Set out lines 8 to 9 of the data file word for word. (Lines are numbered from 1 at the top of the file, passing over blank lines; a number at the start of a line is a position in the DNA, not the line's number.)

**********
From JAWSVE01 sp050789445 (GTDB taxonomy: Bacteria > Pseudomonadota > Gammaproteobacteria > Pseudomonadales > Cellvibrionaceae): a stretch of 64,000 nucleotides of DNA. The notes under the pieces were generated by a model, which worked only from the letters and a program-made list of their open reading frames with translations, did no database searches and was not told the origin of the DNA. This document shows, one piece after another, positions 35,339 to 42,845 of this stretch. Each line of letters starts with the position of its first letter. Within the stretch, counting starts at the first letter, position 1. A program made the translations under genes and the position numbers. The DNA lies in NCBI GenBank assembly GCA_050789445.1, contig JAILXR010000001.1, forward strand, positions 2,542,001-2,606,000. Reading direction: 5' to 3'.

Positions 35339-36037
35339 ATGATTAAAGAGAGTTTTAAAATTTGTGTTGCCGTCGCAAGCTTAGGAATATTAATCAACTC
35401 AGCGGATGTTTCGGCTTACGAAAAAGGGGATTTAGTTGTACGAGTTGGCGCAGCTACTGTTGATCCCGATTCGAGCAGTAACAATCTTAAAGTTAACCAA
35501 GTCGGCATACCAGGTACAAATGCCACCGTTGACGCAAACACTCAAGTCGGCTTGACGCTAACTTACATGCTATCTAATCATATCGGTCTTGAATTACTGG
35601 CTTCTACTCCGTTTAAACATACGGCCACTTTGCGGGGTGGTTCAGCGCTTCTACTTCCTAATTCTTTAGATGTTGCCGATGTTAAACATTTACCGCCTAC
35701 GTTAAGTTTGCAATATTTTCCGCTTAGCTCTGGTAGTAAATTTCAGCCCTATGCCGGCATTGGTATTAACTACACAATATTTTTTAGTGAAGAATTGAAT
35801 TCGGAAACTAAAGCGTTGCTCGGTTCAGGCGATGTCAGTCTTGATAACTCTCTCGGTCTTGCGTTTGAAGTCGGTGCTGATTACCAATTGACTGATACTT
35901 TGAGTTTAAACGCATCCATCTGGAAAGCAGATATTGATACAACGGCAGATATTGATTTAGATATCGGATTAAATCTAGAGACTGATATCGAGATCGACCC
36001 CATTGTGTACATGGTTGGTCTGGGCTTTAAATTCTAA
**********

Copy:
35801 TCGGAAACTAAAGCGTTGCTCGGTTCAGGCGATGTCAGTCTTGATAACTCTCTCGGTCTTGCGTTTGAAGTCGGTGCTGATTACCAATTGACTGATACTT
35901 TGAGTTTAAACGCATCCATCTGGAAAGCAGATATTGATACAACGGCAGATATTGATTTAGATATCGGATTAAATCTAGAGACTGATATCGAGATCGACCC